2
<*- HOME 
			 
   After setting up his equipment to interview the once popular retired Belgian director, Chandan found his attention swerving away from the eccentric personality and the person supposed to be interviewing him to the austere box of a room that served as the director's retirement place. He had never quite seen a room this small which could be minimalist and yet conveniently habitable. Two lamps stuck to a wall. A radio neatly kept on a single protruding tile from a wall which had just enough space to carry it. A nondescript ceiling fan. A washing basin. A single bed. No restroom but that was presumably situated in a common facility in this relatively well maintained motel. There wasn't any cupboard. A packed suitcase rested next to the leg of the bed which was pressed to the wall one foot away from the door which was flanked by two rectangular glass windows which allowed enough daylight in to illuminate the room. It was modest, austere and tidy - not unlike a scandinavian prison cell. Chandan mused if he could live in a place of this sort, if his life and its requirements could be pared down to such a minimal and simple habitation and if so, would he want to pursue such an option in the interest of saving himself from the bloated city life that demands the kind of absurd contortions alien to rustics and villagers.  

The director starts to speak, in English, because any other language would not align with Chandan's idea of what this event entails for him. Far from coming across as a genius deserving reverence, he quickly devalues the currency of his cinematic language by speaking in a pathos ridden, bumbling, incoherent way about nothing in particular. The interviewer is seemingly emboldened by this, less a fawning figure in the presence of a genius now but more a ruthless star inquisitor who could fashion this eccentric interviewee into his personal mine for the kind of answers that might land the interviewer some fame. However, not far into the interview, the belgian director requests some reaarrangements. He has spotted the interviewer in the mirror which reflects his bearded visage right below a classical painting of some figure clearly pertaining to french nobility - dressed in a black and red velvet cloak in an opulent palace. The simple motel wall with the plain rectangular mirror reflecting the handsome journalist now sitting confidently on a metal chair below a baroque painting seemed unusually photographic to not be acknowledged and responded to in some fashion.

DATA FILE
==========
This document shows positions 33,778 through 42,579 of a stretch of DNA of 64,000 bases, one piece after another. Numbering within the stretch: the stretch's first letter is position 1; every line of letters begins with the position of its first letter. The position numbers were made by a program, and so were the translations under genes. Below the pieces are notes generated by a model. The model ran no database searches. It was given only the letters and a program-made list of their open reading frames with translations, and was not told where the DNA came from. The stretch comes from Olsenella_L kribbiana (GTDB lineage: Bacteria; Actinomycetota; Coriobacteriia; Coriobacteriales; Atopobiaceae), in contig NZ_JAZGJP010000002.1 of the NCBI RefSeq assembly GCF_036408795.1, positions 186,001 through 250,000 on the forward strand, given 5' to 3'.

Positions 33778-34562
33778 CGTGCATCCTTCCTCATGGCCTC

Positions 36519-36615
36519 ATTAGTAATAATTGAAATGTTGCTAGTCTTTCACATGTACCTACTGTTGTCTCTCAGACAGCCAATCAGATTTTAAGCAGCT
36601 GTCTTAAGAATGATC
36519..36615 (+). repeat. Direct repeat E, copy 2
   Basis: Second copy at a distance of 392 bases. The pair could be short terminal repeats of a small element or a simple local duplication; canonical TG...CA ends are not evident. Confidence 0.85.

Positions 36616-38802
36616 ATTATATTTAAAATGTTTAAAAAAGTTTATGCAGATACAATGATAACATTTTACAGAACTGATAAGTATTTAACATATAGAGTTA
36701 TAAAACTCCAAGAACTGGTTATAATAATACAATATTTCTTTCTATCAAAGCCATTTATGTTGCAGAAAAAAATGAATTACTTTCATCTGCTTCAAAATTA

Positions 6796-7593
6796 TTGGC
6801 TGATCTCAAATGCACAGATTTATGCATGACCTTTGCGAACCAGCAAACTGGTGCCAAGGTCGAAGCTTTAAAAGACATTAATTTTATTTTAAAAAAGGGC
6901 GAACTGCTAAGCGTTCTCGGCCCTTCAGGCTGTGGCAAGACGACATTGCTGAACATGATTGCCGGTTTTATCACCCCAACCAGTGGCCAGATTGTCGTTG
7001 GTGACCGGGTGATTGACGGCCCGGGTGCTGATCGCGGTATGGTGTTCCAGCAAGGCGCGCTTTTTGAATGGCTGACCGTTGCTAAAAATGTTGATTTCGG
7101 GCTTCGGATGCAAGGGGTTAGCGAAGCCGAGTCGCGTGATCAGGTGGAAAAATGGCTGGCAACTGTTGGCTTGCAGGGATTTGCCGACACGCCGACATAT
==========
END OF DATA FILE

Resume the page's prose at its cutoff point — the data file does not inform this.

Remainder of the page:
A french noble.

    The belgian director decided he will respond to any questions only by looking at the interviewer in the mirror. However, this unorthodox request has consequences that destroy the possibility of its fulfillment. The interviewer, becoming suddenly conscious of his apparent charm on those in the room requests they take a break for him to call the network's costume and makeup artists so that they can adequately adorn him for this occasion. This is not economical. And as soon as chandan realizes that it would not be financially feasible to accomodate this narcisstic starlet, two men in black suits barge into the room, grab the interviewer and leave within what must have been less than 10 seconds. In his place now is another narcissistic starlet, a woman who is more obsessively concerned with powdering her face and brushing her hair fanning out than the interviewer before him. Chandan blinks and she's gone. He presumes that the men in suits responsible for recruitment must be getting much more efficient at what they do. Another blink, another starlet sitting in the interviewer's chair. Another blink and her doppelganger arrives, who inexplicably seems interested in a sincere inquiry with the director who has been watching this spectacle of replacement with amusement and a hoarse laughter that is not particularly distinct from that of the characters in his film. There seems to be nothing to do but watch, and not move. Chandan stands still, holding his equipment, playing the role he knows is required in his job description that permits some amount of freedom in his head to amuse himself silently as long as it is not apparent to the powers that be.

pulkit manocha